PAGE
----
Marine weather buoy to bring economic, social and safety benefits

The first offshore marine weather buoy to be positioned in the Irish Sea will further increase the accuracy of weather forecasts for this busy route that will have direct benefits for sailors, ferry crossings and fishermen. It is the second buoy in Ireland's Marine Data Buoy Network and will be deployed about 20nautical miles east of Lambay (53º 28.8'N, 5º 25.5'W) on May 3, 2001, by the national Research Vessel Celtic Voyager.

The Marine Institute will also formally launch a website this week that will provide seafarers with real time data from the buoy 'M2' every hour, twenty four/seven. Data from the first buoy 'M1', positioned West of the Aran Islands is already available on this site or on Met Éireann's weatherdial Fax. Crucial observations of wind (direction, speed & gusts) air and sea-surface temperature, wave height and period, and atmospheric pressure are all updated every hour.

"A significant number of people are taking to the waters for social and commercial purposes", said Yvonne Shields, Director of Science, Technology and Innovation at the Marine Institute. "This real time data about the Irish Sea, available at the touch of button through our website, will be welcomed by commercial ferry operators and by sailors as summer holidays approach and the sailing season begins", she continued.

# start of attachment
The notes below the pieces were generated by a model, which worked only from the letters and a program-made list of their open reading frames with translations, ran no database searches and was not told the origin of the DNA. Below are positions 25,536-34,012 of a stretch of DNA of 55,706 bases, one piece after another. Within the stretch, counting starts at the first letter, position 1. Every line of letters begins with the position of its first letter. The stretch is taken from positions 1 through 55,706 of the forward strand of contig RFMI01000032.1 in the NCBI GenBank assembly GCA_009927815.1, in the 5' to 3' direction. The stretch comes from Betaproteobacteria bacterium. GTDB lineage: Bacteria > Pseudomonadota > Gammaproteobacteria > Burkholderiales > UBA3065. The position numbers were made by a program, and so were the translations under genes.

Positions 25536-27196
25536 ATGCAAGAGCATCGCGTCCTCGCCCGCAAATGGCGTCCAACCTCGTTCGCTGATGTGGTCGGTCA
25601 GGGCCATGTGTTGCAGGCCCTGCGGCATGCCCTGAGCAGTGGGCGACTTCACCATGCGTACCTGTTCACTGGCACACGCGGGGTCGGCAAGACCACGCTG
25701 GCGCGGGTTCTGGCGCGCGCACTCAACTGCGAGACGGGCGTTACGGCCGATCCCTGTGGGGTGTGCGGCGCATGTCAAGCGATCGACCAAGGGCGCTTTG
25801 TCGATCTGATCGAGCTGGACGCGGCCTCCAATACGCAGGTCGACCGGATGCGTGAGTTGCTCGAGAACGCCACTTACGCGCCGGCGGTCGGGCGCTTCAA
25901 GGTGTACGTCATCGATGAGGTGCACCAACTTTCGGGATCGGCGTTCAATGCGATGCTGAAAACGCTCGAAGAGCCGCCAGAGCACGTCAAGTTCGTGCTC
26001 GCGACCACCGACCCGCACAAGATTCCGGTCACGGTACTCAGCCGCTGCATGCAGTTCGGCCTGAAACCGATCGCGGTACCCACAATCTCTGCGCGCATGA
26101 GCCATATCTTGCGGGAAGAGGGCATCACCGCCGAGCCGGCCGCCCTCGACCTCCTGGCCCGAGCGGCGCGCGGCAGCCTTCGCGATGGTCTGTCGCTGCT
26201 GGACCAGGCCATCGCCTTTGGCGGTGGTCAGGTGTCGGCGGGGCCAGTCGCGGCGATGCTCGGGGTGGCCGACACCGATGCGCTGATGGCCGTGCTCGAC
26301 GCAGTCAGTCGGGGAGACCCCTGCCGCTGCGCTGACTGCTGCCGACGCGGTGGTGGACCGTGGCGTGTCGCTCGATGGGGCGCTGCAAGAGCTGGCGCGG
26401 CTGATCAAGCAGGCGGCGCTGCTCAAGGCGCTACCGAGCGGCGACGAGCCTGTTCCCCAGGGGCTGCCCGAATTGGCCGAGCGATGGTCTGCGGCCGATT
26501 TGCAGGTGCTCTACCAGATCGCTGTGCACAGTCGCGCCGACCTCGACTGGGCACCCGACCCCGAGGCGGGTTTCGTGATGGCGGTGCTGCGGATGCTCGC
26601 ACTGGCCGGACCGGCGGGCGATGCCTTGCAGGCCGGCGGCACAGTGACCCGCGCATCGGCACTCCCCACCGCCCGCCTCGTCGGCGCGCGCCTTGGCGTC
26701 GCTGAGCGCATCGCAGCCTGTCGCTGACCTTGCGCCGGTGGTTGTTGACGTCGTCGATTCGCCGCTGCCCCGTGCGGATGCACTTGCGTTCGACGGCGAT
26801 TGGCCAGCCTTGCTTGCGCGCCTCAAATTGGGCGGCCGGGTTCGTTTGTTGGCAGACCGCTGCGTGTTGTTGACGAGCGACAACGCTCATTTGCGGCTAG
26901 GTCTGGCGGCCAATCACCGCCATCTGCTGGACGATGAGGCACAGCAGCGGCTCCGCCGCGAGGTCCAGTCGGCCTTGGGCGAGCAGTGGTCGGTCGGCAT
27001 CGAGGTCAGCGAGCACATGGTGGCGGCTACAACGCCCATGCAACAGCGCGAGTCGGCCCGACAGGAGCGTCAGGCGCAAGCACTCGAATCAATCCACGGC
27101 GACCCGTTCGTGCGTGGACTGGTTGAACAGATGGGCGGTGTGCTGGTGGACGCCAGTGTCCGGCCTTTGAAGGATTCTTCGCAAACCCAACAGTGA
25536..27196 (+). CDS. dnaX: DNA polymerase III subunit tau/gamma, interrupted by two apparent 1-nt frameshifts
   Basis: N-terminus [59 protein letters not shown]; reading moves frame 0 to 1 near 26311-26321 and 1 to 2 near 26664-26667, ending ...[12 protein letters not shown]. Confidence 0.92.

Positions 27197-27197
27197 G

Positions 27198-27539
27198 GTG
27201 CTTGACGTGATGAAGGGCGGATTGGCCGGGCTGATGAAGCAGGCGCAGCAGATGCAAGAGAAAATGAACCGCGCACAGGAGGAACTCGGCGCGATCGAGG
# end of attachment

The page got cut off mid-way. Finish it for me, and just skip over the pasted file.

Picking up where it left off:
Passenger ferries are totally dependent on accurate weather information. More than 50 passenger crossings take place daily on the Irish Sea. According to Irish Ferries one cancellation can cost up to £30,000. They believe 'M2' will provide more precise localised weather observations for the Irish Sea, which will benefit forecasting and allow ferry operators to optimise their sailing schedules.

According to Met Éireann, this buoy will give unprecedented and valuable information about the marine environment in the Irish Sea. They highlighted the long-term benefits of ongoing observations in relation to extreme weather conditions that offshore structures such as wind farms could be subjected to.

"Climate change questions like whether our waters are becoming rougher or stormier can only be answered using long periods of weather observations in specific locations, such as will be provided by the buoy network", said Mr Declan Murphy, Director of Met Éireann.

The buoy network is a joint venture between the Marine Institute, Met Éireann and the Department of the Marine and Natural Resources. The Irish Sea buoy deployment means that two of the proposed five buoys are now in place. The other planned locations are South of Wexford, South of Valentia and North of Belmullet.